RE: [Videolib] Digital Streaming Companiesandlicenseoptions

Jonathan Miller (
Mon, 13 Feb 2006 15:09:06 -0500

Dear Claire

Sorry, I am getting a bit confused (and not just from your email below, but
the entire thread).

Let's try it this way: When I introduce the FRIF Online Documentary Database
on 1/1/07, and offer you all the chance to subscribe for $1000 per year per
campus, and in return you can access streams of all the films we have rights
to and distribute: Would that be a good deal? (we distribute about 900

If so, then, aren't we only talking about a) price (most of all) and b)
available infrastructure and c) bureaucracy (in the good sense)?

As I understand your position: we should provide this service (access to
these works) for free.

Or maybe your position is: if we put them on a server then yes you might pay
something, but if we let you put them on a server, then no you shouldn't
have to?

I travel all over the world (someone has to) to find films to bring to this
country, many of which won't be distributed here if I (or someone else)
doesn't do that. Who pays for that? You do: and I think you pay for it (via
the prices you pay for our films) because you think it's worth it.

The filmmakers give us those rights to bring their films to you because we
pay them something for that right. (and, n.b. we NEVER have gotten those
rights "in perpetuity", there is ALWAYS a term on them).

Do you want that entire system to collapse? Fine: you will have access in
future to a) pirated films via bit torrent etc or b) films available on
servers in other countries or, c) films people put out there without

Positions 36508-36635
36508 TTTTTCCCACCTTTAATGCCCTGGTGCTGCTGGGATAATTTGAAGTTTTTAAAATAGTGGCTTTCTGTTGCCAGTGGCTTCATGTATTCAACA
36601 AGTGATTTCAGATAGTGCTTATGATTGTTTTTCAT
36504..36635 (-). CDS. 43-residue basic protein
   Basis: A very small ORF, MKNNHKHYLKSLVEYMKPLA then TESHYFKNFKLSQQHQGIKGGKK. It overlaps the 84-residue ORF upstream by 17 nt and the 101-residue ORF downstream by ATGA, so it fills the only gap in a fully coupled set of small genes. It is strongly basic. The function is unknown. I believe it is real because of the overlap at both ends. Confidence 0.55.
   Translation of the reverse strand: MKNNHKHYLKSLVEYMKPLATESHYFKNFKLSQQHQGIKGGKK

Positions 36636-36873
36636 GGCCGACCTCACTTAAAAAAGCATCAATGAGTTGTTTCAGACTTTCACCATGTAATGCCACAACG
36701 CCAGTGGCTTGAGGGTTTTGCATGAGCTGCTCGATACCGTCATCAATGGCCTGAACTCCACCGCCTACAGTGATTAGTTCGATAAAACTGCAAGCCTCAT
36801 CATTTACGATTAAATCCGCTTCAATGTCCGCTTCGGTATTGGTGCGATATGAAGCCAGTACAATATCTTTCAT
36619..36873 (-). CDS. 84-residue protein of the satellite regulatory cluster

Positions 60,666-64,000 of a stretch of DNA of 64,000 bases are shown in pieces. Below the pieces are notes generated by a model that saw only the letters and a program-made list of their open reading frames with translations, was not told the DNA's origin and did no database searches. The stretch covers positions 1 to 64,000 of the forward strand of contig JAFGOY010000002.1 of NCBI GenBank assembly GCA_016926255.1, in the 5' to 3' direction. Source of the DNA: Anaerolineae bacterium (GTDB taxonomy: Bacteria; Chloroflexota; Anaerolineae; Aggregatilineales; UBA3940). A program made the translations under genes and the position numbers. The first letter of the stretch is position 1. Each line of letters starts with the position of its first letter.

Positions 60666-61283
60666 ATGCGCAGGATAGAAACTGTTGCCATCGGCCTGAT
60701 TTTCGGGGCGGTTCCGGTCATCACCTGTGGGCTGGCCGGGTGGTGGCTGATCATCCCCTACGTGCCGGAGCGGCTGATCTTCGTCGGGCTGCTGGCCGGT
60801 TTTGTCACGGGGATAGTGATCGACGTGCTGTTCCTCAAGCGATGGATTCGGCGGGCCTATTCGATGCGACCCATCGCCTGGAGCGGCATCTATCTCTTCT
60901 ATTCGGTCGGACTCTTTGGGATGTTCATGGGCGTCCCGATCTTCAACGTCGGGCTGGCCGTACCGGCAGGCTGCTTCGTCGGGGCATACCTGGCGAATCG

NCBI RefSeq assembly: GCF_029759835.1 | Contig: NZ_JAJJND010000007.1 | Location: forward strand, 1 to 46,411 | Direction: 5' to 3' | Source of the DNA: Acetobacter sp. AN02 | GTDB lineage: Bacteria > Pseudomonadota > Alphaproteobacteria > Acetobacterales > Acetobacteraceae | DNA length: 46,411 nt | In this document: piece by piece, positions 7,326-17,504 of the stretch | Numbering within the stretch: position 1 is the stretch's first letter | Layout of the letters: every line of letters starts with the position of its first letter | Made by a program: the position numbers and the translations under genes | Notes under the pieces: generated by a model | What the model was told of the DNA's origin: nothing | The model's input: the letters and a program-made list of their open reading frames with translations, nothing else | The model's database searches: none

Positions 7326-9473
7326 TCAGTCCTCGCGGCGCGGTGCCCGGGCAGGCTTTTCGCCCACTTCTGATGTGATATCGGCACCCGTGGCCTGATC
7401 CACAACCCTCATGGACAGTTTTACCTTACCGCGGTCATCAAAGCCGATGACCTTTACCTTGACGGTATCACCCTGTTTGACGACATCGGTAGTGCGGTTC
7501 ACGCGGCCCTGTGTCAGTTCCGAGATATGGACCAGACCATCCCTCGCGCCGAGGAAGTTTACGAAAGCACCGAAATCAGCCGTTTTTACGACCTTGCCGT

expecting any compensation, or d) what?

It's one thing if you are talking about "orphaned" works: no one owns or
claims them. I don't care what you do with them.

But FRIF is an ongoing business and part of my job is to look out for the
rights and interests of the filmmakers, our staff, and myself, and to ensure
that they (and we) receive some compensation for the use of their work (and
the work that we do).

How do you propose to maintain that in the ground is as slippery and soft
and malleable as you suggest, apparently out of a desire to get more value
out of the media while lowering your costs (or eliminating even) at our
(collectively, the field's) expense?

Or have I missed something? Probably I have. Please tell me what it is.


Jonathan Miller

-----Original Message-----
[] On Behalf Of M. Claire
Sent: Monday, February 13, 2006 1:26 PM
Subject: RE: [Videolib] Digital Streaming Companiesandlicenseoptions

In addition to the great questions that you list below, I hope our
review committees also ask: why are we considering purchasing these
licenses? Is it really necessary? How are the materials being used,
and does fair use or TEACH apply? There are four fair use factors; I
think often the amount used is what makes video librarians think fair
use doesn't apply, but that is only one factor among four. So far,
our colleagues in music and visual resources have argued this more
successfully than we have; they've been making the whole works case